No more Euro-cash for BSE battle
By Philip Clarke
EUROPEAN leaders meeting in France have ruled out more money to deal with the BSE crisis which continues to sweep the Continent.
A conclusion that the European Union budget should not exceed the terms of Agenda 2000 was reached at the Nice Summit early on Monday (11 December).
Leaders said the 1.2 billion (735m) difference between the planned agricultural budget for 2001 and the absolute ceiling set in Berlin last year should not be increased.
Any measures to support the beef market, to steady farm incomes and boost protein crops should be “in strict compliance with the financial perspective”.
Germany and the UK – two countries which are among the biggest contributors to Brussels coffers – led the calls for financial restraint.
But most of the 1.2bn is likely to be needed for the new “purchase for destruction scheme aimed at keeping older cattle out of the human food chain.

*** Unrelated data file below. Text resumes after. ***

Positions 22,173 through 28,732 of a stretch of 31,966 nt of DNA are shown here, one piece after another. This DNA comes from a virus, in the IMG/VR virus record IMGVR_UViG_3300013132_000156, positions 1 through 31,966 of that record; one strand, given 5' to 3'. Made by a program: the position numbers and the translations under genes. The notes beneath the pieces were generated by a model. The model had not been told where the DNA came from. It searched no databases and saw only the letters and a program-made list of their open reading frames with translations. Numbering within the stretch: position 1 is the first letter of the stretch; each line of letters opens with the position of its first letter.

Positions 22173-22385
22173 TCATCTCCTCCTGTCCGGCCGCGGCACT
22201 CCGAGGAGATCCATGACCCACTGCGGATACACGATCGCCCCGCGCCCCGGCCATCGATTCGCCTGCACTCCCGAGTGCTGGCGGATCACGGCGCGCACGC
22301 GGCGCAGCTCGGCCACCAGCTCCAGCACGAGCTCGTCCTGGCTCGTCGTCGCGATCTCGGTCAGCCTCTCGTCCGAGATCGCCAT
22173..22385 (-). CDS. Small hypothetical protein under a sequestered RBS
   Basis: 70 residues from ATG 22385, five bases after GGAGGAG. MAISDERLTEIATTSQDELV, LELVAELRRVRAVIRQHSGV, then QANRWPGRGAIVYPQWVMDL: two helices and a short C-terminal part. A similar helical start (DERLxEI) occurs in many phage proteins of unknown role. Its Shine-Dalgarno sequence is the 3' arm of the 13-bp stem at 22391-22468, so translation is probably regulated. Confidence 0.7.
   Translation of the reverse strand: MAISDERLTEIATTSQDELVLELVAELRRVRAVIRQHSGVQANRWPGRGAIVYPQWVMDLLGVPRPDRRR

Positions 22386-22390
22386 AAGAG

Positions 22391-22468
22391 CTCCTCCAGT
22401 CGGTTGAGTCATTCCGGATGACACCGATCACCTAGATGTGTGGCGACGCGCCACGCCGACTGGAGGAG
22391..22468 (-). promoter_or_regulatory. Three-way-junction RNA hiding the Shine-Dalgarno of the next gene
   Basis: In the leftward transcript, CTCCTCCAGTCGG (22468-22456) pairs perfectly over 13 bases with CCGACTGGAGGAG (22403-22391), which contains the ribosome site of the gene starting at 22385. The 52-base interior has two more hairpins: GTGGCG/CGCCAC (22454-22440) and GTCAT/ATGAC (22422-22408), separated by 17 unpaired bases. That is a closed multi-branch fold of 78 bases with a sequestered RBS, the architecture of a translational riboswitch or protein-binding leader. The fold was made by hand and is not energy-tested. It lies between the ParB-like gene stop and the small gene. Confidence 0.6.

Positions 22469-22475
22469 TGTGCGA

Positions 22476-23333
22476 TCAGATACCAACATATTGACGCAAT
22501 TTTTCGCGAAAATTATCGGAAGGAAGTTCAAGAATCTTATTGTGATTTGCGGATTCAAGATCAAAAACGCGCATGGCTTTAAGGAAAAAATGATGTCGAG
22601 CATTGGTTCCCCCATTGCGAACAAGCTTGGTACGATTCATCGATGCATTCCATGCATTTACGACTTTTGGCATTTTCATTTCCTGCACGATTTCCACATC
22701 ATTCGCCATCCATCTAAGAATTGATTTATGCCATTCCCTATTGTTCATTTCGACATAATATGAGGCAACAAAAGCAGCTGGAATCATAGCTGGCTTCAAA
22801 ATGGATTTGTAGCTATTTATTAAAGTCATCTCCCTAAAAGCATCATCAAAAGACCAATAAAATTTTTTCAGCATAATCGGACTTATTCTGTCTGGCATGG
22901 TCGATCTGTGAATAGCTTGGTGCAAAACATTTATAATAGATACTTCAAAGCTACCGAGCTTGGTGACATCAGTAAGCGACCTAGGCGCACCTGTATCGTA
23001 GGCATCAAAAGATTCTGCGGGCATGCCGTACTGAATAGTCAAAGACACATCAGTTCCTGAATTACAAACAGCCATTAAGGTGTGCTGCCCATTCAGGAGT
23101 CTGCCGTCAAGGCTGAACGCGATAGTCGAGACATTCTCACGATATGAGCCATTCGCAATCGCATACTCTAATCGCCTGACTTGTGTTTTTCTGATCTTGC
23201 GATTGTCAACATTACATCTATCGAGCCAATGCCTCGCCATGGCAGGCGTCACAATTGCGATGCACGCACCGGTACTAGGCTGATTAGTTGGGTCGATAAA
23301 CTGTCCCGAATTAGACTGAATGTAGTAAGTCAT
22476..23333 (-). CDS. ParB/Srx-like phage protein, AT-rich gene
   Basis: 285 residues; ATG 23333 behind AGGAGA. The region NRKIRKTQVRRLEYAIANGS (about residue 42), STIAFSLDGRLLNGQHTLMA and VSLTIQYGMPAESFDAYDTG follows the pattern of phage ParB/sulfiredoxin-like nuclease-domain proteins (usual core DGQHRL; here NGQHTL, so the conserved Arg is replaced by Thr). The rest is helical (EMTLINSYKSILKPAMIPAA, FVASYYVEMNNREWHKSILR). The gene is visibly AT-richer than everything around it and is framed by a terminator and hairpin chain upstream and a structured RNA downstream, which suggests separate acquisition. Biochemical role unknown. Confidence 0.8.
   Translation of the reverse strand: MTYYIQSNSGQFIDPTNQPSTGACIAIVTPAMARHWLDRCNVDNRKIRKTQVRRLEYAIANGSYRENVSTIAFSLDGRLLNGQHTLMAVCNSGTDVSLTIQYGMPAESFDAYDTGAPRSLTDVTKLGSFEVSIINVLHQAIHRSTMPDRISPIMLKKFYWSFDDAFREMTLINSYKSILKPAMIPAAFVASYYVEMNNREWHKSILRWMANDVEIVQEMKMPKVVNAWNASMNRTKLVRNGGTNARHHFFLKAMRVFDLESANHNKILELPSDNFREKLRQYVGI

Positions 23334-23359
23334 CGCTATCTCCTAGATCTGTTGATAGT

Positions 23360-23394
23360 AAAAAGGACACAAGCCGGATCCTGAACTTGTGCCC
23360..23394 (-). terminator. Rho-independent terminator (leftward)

The scheme is designed to buy up over-30-month animals from the market, until such time as member states have routine BSE testing up and running.
Brussels estimates that this will cost about 140,000/100,000t, enough to buy about 750,000t of beef, equivalent to roughly 2m animals.
European farm commissioner Franz Fischler said the scheme “would just” be financed under the Berlin ceiling – but only if certain conditions were met.
But he indicated that the budget might be exceeded if EU beef consumption drops by more than 10-12%, exports fall and further intervention is needed.